Poor Technique or Low Quality Bass?
Been lurking for a while and finally had a reason to post. A quick background, I've had a cheap bass guitar for 9 years, but never really took the time to try to learn to play it. It sat unused for the bulk of that time, save for six months after I got it. I've committed myself to learning how to play. Unfortunately I don't have the time to take proper lessons, so I'm going the self-taught route using various books, sites, TB, etc.
Lately, I've been working on songs and bass lines that primarily use the D and G strings. When doing this, I notice that my amp is picking up quite a bit of vibration from the E string. I use a thumb rest, so my thumb isn't resting on the E to mute it.
The guitar is one of those Silvertone starter kit jobs. When I recommitted to playing, I put new strings on it and adjusted the neck to try and lower the action. The action is ridiculously high compared to basses I've messed with in guitar shops, but it's pretty much as low as it can go without massive fret buzz on the lower notes.
So my question is if the E string vibrations could be a product of the low quality instrument, or if I just have poor technique and need to work more on muting the E while I play. Thanks for any help you can give.
It could, and probably is, a combination of both.
Technique: Rest your thumb or hand on the E and A stings and the string ringing will stop. Playing at "stage volume" and with a band might make it so it's generally inaudible. But if it just annoys you, as it does me, then some slight technique change in you picking hand position will fix it.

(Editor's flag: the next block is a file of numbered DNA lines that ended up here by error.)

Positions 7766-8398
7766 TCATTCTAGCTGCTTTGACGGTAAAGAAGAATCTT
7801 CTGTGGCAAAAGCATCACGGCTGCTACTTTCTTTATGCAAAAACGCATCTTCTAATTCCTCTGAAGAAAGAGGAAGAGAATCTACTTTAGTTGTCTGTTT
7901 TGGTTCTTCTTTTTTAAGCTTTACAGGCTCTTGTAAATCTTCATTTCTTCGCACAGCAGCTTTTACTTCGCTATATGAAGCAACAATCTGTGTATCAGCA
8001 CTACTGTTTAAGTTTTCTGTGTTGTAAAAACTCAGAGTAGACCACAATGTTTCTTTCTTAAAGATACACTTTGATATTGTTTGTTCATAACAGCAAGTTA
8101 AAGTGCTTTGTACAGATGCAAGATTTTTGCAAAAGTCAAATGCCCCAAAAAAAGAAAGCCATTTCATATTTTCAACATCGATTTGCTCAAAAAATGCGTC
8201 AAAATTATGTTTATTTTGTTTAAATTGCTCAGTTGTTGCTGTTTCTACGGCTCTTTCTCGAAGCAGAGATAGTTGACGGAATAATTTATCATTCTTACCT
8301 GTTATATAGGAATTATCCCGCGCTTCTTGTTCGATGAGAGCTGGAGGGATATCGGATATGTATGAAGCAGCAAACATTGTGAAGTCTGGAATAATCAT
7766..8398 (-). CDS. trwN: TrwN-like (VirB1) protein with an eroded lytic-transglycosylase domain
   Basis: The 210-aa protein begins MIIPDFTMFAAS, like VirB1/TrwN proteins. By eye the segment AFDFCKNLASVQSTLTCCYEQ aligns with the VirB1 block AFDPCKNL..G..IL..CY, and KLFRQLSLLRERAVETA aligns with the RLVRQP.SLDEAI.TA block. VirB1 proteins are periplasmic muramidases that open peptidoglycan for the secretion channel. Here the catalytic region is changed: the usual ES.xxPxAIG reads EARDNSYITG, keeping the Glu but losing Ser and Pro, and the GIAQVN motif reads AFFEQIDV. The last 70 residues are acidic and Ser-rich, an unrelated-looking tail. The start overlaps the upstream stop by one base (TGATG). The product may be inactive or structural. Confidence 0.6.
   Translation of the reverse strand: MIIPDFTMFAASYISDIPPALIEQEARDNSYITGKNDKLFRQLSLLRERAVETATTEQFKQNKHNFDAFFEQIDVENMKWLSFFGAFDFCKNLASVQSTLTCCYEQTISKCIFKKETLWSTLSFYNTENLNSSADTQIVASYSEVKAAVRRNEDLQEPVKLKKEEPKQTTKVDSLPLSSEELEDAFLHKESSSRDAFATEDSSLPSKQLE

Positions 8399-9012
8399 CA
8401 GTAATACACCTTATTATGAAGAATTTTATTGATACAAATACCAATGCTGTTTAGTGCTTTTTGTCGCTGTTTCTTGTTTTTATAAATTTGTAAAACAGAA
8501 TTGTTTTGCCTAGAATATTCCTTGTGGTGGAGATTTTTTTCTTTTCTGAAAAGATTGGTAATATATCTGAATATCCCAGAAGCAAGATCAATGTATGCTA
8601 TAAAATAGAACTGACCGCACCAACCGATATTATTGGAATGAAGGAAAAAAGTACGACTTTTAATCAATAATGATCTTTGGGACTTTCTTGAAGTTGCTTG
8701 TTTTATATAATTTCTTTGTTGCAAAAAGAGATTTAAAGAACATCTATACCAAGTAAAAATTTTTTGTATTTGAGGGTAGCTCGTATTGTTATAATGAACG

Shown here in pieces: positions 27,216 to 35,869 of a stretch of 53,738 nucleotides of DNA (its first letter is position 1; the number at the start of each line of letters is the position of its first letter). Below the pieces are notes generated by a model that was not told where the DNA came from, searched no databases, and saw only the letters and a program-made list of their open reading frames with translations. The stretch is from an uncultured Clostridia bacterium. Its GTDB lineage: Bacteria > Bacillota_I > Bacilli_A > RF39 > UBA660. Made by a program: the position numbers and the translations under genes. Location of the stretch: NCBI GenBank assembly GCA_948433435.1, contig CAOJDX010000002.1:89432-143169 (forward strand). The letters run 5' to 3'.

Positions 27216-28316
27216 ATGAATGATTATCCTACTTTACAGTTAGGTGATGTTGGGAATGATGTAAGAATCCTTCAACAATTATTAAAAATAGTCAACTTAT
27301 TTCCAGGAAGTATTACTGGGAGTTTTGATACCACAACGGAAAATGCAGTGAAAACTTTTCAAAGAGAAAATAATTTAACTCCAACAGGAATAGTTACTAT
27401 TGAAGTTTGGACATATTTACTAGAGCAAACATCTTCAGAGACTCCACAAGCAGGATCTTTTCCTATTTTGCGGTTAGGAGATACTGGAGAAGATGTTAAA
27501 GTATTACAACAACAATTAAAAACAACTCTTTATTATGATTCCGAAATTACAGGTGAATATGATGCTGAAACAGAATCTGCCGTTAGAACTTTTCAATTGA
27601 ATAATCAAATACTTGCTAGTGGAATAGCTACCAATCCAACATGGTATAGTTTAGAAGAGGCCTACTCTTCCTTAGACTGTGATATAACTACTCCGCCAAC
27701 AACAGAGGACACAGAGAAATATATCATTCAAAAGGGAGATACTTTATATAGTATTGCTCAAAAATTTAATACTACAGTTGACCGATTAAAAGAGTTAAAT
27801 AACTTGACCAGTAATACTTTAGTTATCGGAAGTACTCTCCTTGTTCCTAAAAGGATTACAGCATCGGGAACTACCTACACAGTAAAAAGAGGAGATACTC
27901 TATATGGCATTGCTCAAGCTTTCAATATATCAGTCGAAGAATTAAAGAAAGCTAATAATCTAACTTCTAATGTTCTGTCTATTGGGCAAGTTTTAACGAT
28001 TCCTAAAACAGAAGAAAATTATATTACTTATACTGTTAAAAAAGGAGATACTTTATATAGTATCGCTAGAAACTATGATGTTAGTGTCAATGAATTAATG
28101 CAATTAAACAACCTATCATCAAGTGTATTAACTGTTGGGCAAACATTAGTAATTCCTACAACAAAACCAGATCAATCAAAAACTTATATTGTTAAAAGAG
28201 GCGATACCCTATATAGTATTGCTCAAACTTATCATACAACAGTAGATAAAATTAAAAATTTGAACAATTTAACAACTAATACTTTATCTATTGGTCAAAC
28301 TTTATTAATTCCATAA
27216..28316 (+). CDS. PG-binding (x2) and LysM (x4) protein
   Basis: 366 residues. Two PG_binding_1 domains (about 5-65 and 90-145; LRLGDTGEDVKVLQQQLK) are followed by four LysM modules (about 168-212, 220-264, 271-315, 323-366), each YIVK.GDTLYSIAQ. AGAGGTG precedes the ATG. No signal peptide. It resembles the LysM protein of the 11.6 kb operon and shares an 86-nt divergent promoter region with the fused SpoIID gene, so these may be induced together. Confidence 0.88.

You may also be brushing those lower strings with your plucking hand and not even notice. This will cause those stings to vibrate.
Equipment: I have three basses, and have owned others, they all have this problem to some extent. Everything is connected, so when something happens to one part, it impacts the rest of it. The harder you hit your target strings (technique) the more of a chance you have of brushing the non-target strings. However, even if you only hit your target strings, the other ones will still vibrate. Ever see anyone hit their guitar body with their fist? Try it out, even though you aren't touching the strings, they still vibrate.
I have one bass that has individual string bridges; the bridge isn't one piece, each string has it's own bridge. It's the best at limiting non-target string vibration, but it still happens a little bit.
TL; DR: A slight change in technique can fix your problem, but your bass isn't helping the issue.
I thumb anchor as well and I mute with the ring and pinky of my plucking hand and/or unused fingering fingers. If you were playing on the A string, the plucking motion can result in your finger coming to a stop on the E string. So, perhaps you could play the same lines further up the neck on the A and D string.
Poor technique.. Why the heck start on the D & G ?